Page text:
14. ____________ are lizards that have the ability to change colors.
15. The largest lemur is the _____________.
16. 75% of Madagascar's animals are ______________, meaning they are found no place else on Earth.
17. True or false. Madagascar doesn't have any snakes that are dangerous to humans.
18. True or false. Lemurs are also found on mainland Africa.
19. True or false. Geckos can change colors to reflect their emotions.
20. True or false. The tomato frog releases a toxic substance to protect it from predators.
21. Madagascar was once home to giant elephant birds but they went _________________. Therefore elephant birds are no longer found in Madagascar.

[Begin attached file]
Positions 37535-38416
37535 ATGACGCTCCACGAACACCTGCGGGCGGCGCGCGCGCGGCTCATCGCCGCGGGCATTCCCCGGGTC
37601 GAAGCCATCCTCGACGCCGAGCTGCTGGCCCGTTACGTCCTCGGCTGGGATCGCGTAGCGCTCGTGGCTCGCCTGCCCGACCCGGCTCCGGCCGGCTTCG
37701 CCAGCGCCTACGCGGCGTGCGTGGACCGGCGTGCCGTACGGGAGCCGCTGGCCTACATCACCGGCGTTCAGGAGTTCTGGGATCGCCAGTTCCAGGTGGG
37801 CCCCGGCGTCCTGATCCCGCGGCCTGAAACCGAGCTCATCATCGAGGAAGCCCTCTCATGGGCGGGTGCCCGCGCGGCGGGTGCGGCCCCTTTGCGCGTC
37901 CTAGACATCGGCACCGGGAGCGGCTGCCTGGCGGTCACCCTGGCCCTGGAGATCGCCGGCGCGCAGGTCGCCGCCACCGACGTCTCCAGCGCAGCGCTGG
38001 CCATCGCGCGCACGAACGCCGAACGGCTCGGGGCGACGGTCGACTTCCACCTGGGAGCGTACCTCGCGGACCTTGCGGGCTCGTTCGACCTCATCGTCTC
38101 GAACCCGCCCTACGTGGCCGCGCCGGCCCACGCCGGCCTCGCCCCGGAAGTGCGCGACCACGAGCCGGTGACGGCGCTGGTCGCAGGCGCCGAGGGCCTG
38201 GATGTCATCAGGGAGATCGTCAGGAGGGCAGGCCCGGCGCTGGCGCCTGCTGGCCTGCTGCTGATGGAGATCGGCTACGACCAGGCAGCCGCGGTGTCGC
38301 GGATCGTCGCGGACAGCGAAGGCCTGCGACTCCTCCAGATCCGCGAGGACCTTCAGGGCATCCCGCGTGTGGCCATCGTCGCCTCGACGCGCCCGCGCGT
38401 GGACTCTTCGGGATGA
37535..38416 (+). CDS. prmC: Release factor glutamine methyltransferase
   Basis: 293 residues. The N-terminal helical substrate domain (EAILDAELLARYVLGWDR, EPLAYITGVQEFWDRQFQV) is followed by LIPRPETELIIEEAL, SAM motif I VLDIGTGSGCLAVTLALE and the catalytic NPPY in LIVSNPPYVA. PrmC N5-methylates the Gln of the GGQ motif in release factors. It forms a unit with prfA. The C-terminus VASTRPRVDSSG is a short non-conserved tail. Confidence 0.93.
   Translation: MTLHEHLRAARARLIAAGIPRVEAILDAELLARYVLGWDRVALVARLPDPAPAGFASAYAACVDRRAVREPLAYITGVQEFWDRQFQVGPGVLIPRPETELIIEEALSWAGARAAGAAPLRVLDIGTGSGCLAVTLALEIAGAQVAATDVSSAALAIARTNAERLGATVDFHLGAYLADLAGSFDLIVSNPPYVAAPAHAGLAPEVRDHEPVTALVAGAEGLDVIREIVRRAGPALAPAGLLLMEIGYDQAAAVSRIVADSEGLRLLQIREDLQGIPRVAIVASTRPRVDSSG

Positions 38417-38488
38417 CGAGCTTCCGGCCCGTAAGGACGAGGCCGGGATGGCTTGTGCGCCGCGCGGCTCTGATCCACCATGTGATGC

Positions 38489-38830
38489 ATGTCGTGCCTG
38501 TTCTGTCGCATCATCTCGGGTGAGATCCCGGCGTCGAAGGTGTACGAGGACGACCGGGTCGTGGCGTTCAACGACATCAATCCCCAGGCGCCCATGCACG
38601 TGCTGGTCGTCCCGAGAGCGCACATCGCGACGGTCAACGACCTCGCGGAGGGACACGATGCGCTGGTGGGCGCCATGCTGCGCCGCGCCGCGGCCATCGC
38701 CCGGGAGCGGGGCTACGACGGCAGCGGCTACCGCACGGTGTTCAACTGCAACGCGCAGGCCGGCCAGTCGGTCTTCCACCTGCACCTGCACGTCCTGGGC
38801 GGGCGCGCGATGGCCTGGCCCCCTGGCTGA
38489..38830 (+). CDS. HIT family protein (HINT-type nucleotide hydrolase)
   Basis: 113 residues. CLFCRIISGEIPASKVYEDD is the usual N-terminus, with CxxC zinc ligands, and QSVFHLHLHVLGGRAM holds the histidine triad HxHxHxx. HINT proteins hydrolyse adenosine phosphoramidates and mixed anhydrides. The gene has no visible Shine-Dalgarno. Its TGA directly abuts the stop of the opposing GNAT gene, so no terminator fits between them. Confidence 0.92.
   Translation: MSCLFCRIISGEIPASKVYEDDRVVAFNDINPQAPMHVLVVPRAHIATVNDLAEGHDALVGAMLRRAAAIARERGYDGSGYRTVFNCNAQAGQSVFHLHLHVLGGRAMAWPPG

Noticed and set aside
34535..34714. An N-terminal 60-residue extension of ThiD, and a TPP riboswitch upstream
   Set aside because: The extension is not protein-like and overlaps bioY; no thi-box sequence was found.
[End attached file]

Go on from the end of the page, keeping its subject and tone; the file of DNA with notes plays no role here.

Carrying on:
22. True or false. The rosy periwinkle plant has been used to cure cancer.
23. True or false. Cactus are naturally found in the spiny forest of Madagascar.
24. True or false. The baobab tree stores water in its trunk.
25. Madagascar's forests are disappearing due to _____________________.
26. Many of Madagascar's reptiles and amphibians are being collected for the ___________ trade.
27. Soil __________ hurts the economy of Madagascar but reducing agricultural yields.
28. True or false. Bushmeat refers to the hunting of wild animals for food.
29. True or false. Madagascar has one of the best park systems in Africa.
30. True or false. Ecotourism can help protect Madagascar's environment while providing jobs for local people.